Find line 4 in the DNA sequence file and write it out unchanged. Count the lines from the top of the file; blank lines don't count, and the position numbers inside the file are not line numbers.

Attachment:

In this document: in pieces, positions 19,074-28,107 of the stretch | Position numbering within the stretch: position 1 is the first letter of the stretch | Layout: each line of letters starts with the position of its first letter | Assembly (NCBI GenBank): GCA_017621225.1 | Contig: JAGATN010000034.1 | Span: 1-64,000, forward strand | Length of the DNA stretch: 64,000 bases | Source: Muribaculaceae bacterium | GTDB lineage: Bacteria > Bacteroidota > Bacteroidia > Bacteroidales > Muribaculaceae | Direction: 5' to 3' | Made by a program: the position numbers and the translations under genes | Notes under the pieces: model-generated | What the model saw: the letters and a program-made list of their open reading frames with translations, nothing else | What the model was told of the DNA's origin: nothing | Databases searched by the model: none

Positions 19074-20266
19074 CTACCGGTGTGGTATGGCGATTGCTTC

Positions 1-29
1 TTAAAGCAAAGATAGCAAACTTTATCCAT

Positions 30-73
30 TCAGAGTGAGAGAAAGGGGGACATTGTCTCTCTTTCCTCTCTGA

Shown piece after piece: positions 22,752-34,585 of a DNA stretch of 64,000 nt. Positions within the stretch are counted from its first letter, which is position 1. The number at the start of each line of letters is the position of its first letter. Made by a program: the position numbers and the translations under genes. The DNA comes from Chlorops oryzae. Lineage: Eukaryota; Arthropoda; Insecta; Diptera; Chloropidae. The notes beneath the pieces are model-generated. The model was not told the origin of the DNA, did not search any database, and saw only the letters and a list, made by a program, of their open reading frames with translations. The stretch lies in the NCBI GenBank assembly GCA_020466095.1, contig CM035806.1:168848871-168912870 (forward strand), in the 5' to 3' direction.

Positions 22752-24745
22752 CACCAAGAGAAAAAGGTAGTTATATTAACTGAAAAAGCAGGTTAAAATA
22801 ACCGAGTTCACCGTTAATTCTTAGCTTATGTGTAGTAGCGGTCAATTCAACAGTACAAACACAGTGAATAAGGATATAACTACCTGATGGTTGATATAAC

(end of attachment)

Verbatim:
Positions 1-29